We learned a couple of different ways to hold knives to figure out what felt most comfortable for us. (I was surprised to discover I’m a big fan of the reverse grip that Terry Trahan wrote about recently.) We learned about the different targets on the body we could aim for and the result of each. We learned how to intensify the effects of our stab or slash. We learned how to defend against specific common attacks.
About half of the class was discussion-based where we could sit and take notes, and the other half was getting up and practicing the things we were learning. This method was very helpful for reinforcing the lessons, and it also kept everyone alert and interested, rather than spending 4 hours just listening to lectures. I’ve gone over my notes several times since returning home to keep the lessons fresh. I’ve purchased quite a few knives, too, because I seem to have developed a small addiction to useful pocketknives.
I left feeling pretty confident that while I might not be some kind of pro, I could definitely put up a pretty good fight, and likely inflict lethal damage, if I had a blade in my pocket and no option to leave the situation.
How to get this kind of training
I strongly recommend the instructor I used, Greg Ellifritz, and luckily, he travels around the country to give classes. You can find his schedule here to see if he’s offering any courses near you. I drove several hours and got a hotel for the night, and it was worth every single penny.
As with learning any skill, the instructor really matters.
I remember the difference between my first firearm instructor and the second one. The first one was a blustering braggart who was downright scary. I’d never held a gun in my life and when he was explaining how not to sweep the room with a loaded weapon he said, “If you do, I’ll shoot you for my own protection.” Lovely. That really sets a learning kind of mood. I never went back and it was a couple of months before I tried again. My second instructor was warm, friendly, and calming. She had me completely comfortable using my firearm safely at the end of the first hour and instilled in me a love for shooting in the first lesson.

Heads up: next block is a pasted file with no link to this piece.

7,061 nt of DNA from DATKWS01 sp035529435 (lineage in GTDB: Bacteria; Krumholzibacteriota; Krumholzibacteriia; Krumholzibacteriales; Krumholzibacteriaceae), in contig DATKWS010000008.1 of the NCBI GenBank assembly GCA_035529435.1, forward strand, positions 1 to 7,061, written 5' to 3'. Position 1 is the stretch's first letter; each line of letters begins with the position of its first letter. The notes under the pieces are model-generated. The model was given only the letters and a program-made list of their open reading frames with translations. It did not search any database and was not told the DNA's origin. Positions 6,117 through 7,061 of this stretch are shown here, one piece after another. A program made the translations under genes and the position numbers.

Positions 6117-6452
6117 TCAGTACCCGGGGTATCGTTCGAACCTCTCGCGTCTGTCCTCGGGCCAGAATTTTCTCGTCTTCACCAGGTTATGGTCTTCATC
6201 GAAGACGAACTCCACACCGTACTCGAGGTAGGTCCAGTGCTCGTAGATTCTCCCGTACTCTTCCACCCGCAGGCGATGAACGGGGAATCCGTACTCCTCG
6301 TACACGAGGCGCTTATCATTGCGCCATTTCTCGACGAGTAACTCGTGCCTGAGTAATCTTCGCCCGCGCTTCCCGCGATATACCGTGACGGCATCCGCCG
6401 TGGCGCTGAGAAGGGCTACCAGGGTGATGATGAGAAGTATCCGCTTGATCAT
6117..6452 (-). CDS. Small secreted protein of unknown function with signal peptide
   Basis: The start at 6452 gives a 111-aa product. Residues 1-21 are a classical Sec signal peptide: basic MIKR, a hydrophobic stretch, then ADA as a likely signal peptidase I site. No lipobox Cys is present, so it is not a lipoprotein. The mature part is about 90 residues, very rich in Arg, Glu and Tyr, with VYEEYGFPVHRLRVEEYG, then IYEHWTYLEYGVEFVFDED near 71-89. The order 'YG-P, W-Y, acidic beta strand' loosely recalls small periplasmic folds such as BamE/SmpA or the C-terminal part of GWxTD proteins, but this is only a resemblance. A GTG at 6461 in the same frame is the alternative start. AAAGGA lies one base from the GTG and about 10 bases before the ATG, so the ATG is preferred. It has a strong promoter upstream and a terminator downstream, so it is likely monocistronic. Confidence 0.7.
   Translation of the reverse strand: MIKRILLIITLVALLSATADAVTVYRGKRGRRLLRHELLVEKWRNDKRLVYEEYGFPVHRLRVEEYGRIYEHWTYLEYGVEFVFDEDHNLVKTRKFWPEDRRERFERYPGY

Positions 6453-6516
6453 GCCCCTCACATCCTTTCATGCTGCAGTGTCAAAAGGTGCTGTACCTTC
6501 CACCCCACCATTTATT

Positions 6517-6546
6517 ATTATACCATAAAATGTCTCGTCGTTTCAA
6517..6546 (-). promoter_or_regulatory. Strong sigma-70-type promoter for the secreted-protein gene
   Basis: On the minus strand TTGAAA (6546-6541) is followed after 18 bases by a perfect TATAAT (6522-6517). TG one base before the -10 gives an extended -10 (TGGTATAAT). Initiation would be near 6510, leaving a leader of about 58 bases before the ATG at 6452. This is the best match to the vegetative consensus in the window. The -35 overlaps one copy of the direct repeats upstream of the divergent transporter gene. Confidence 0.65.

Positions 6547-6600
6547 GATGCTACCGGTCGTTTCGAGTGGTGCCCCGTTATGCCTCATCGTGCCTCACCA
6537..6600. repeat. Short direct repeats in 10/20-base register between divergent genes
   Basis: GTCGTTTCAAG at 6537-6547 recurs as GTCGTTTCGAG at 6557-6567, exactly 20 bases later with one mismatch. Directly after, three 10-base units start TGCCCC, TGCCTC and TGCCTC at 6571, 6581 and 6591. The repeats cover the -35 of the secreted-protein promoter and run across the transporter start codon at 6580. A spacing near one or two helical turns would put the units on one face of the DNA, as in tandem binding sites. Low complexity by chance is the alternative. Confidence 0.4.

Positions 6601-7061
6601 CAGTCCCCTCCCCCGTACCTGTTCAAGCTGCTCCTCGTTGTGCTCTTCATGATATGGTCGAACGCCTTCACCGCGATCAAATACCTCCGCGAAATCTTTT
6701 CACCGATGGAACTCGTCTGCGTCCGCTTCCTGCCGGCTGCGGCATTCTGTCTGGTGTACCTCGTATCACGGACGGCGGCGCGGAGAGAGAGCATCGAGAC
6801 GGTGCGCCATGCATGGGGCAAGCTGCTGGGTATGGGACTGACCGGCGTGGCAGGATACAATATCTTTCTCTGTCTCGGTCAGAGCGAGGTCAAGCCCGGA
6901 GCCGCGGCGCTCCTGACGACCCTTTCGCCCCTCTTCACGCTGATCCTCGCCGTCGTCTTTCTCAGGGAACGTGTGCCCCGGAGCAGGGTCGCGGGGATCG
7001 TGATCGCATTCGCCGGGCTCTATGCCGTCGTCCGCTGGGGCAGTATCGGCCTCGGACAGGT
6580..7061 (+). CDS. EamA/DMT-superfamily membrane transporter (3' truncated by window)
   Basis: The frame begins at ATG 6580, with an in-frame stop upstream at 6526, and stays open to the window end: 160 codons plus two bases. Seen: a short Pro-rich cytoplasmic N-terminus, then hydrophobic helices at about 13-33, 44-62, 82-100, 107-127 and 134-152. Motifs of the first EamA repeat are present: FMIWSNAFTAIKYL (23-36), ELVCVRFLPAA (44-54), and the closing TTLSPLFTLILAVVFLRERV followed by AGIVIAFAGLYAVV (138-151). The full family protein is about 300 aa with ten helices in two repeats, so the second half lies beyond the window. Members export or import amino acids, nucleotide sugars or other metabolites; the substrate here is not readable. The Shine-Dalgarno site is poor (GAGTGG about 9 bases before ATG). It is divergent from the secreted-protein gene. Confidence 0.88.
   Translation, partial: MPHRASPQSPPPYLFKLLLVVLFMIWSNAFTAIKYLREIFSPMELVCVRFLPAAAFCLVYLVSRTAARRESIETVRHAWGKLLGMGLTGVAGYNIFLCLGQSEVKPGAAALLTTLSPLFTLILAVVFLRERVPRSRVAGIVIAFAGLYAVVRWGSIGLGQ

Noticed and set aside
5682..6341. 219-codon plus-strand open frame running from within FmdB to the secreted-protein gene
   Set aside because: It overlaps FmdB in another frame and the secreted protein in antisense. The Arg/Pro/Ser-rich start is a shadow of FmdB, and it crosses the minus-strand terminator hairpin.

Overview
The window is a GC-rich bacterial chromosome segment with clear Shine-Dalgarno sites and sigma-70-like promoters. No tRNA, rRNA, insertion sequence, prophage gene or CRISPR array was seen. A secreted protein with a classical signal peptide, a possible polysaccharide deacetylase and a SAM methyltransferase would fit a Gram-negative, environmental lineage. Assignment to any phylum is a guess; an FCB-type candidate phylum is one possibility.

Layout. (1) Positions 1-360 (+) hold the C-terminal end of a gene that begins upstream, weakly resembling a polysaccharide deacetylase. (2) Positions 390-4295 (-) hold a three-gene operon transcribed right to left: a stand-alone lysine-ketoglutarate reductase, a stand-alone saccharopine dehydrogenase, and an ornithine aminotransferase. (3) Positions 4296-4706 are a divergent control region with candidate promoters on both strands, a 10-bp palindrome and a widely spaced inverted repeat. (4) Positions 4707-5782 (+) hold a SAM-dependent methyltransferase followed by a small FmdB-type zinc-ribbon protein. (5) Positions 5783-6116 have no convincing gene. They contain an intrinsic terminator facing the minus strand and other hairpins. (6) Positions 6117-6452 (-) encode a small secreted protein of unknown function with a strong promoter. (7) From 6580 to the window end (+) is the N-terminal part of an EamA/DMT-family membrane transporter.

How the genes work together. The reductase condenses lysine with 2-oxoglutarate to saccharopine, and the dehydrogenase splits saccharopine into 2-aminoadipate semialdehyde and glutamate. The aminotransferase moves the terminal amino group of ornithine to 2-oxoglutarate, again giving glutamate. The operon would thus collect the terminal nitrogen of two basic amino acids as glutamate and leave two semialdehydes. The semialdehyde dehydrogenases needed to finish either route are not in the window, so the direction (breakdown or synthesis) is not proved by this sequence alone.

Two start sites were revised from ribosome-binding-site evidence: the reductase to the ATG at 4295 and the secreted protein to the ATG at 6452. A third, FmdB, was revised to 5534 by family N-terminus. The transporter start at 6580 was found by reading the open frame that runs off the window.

Greg is the kind of instructor who makes learning enjoyable and safe. He creates a group dynamic of fun, while the lessons he provides are very serious. Every person in the course I attended left happy. I strongly recommend taking a course from him if you can at all.
If you can’t, look at the reviews for the instructor you’re considering. Look for words like “safely” and “enjoyably.” You don’t want a teacher who is boring or who treats students in a way that makes them feel embarrassed.
Next, look for a course that is pertinent to you. I didn’t take a knife fighting course because it’s relatively unlikely I’m going to find myself in a knife fight. This doesn’t rule out taking that kind of course in the future, but learning to use a bladed weapon defensively is a good way to break down the knowledge into smaller pieces.
Think about what is a more likely scenario for you. In my case, it’s far more likely that I’d defend myself with a knife from someone who tried to grab me than it is that I’d get into some kind of duel with a knife-wielding attacker.
This was the cherry on top of the other courses I’ve taken in the last few years. In the past year, I’ve taken a hardcore women’s self-defense course, an urban survival course, and a violence de-escalation course. In previous years I worked on honing my firearm skills in both live-fire environments and simulated ones.
No matter what your desired method of self-defense is, every additional skill you add makes you a harder target. Whether you carry a gun, regularly practice a martial art, or have a can of pepper spray attached to your keychain, adding one more method is just another layer of safety.
And in these crazy days, we need every layer of safety we can get.
Daisy Luther writes about current events, preparedness, frugality, voluntaryism, and the pursuit of liberty on her website, The Organic Prepper. She is widely republished across alternative media and she curates all the most important news links on her aggregate site, PreppersDailyNews.com. Daisy is the best-selling author of 4 books and runs a small digital publishing company. You can find her on Facebook, Pinterest, and Twitter.
About the Author
Daisy Luther is a coffee-swigging, globe-trotting blogger. She is the founder and publisher of three websites. 1) The Organic Prepper, which is about current events, preparedness, self-reliance, and the pursuit of liberty on her website, 2) The Frugalite, a website with thrifty tips and solutions to help people get a handle on their personal finances without feeling deprived, and 3) PreppersDailyNews.com, an aggregate site where you can find links to all the most important news for those who wish to be prepared. She is widely republished across alternative media and Daisy is the best-selling author of 5 traditionally published books and runs a small digital publishing company with PDF guides, printables, and courses. You can find her on Facebook, Pinterest, Gab, MeWe, Parler, Instagram, and Twitter.